tell them to force a door and do a search?

    You show up to a 2 1/2 story house with smoke coming out a window...do you need an officer to tell your guys what to do? We don't. Truck makes entry and searches, Engine pulls a line. Will the line be charged? IF the truck guys find fire and report that, the line gets charged.

    We get an alarm call at a residence. Truck goes in and investigates. Engine stands by at closest hydrant. Should I need officers to determine that once we get to the scene?

    Are there times where things happen and decision makers need to make decisions? Yup, no doubt, no question. Majority of the calls....nope.
    My biggest concern is not about guys knowing what to do. It's about knowing what not to do. It's about knowing when to do it. And when not to do it.

    There is no way a group of firefighters will all be on the same exact page at an incident. There has to be one person in each group who has final say. There has to be an IC who has final say over the groups.

    Why do the most active fire departments in the country have officers? Those firefighters are well trained and highly experienced. According to you, they don't need supervision because of this.

    You say that a firefighter who sees a dangerous situation will radio that information. To whom? Everyone? Does he/she then contact each firefighter individually to make sure they received it? Who decides what to do with that information? Everyone for themselves? Who decides if a tactical change is necessary? Each individual? Some decide to withdraw and some decide to stay interior? Which side wins out? I've said it before and I'll say it now, decision-making on the fire ground is not and cannot be a group activity. That may work in other activities. Low risk activities. High risk activities such as firefighting require supervision and a workable span of control in order to be done safely and efficiently.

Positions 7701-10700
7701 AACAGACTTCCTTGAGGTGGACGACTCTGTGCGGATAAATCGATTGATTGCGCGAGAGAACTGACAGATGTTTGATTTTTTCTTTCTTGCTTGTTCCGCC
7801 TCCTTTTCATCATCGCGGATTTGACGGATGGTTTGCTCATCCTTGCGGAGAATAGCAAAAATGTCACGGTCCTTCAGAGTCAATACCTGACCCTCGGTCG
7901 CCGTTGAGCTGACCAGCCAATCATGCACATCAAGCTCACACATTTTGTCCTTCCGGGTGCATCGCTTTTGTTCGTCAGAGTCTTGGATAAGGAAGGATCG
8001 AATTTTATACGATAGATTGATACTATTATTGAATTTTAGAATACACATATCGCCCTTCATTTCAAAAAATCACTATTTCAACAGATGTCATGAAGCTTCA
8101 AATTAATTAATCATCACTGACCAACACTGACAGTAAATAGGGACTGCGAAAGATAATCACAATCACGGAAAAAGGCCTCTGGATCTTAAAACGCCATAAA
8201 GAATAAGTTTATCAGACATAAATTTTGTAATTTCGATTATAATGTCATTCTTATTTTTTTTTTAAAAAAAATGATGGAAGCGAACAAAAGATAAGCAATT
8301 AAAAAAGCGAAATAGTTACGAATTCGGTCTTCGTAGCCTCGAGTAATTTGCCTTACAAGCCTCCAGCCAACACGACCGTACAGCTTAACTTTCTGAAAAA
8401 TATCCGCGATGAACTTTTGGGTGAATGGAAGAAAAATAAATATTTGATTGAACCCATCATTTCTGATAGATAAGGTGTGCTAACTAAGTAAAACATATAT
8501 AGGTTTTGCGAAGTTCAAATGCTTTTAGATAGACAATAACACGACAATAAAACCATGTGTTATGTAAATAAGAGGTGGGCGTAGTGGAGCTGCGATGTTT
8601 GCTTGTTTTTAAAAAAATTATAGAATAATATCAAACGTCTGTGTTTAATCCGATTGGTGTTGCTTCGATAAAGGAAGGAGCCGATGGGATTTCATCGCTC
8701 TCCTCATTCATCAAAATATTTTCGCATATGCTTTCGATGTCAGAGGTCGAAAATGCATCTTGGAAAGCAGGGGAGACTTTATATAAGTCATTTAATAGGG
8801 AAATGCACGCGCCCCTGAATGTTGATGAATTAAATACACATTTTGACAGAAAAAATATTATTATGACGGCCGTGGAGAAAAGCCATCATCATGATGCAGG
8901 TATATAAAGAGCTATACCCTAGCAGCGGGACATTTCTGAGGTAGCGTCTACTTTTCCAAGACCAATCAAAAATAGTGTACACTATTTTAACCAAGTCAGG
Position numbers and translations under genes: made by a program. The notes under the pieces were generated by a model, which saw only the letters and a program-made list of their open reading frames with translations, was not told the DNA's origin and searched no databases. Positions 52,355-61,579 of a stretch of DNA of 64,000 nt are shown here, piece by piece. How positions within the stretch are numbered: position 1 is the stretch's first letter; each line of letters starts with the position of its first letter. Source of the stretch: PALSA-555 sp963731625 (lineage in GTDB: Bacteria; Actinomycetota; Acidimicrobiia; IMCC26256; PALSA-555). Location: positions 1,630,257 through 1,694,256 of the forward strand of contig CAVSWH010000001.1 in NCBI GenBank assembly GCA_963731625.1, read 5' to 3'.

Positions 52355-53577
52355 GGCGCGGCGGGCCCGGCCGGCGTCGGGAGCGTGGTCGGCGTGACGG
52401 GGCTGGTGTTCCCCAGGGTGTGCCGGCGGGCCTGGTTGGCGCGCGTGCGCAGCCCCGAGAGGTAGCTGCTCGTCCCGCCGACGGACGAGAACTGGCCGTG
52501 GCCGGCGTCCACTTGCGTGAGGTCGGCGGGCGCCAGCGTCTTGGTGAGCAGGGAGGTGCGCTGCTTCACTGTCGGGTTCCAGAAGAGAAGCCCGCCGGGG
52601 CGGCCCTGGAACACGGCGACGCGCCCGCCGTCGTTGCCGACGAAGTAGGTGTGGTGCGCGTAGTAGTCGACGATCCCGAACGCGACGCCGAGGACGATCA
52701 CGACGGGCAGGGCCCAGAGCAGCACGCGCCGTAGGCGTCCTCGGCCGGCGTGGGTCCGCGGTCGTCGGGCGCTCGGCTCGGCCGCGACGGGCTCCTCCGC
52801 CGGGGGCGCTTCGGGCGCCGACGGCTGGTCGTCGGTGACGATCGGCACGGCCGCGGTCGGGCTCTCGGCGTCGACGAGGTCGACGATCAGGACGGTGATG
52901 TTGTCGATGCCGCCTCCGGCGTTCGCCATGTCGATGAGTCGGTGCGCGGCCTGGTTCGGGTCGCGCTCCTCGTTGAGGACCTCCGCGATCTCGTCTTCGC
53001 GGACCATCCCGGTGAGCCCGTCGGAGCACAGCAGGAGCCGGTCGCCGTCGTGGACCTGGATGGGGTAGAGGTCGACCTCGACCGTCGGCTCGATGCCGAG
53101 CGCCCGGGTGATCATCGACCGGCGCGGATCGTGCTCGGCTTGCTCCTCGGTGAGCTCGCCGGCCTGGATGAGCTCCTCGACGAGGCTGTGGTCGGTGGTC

You say that on the majority of calls you don't need decision-makers. I disagree with the statement; routine calls can become dangerous very quickly. You must do predominantly low risk calls. So you're responding to high risk calls relatively rarely. This makes the need for good supervision even more critical.

    IMO, departments that operate this way are heading for trouble. They are getting by on luck to some degree. They should re-evaluate now instead of reacting to the eventual but inevitable life changing injury or fatality. I'm sure all departments who have experienced this thought their procedures were fine up until it happened.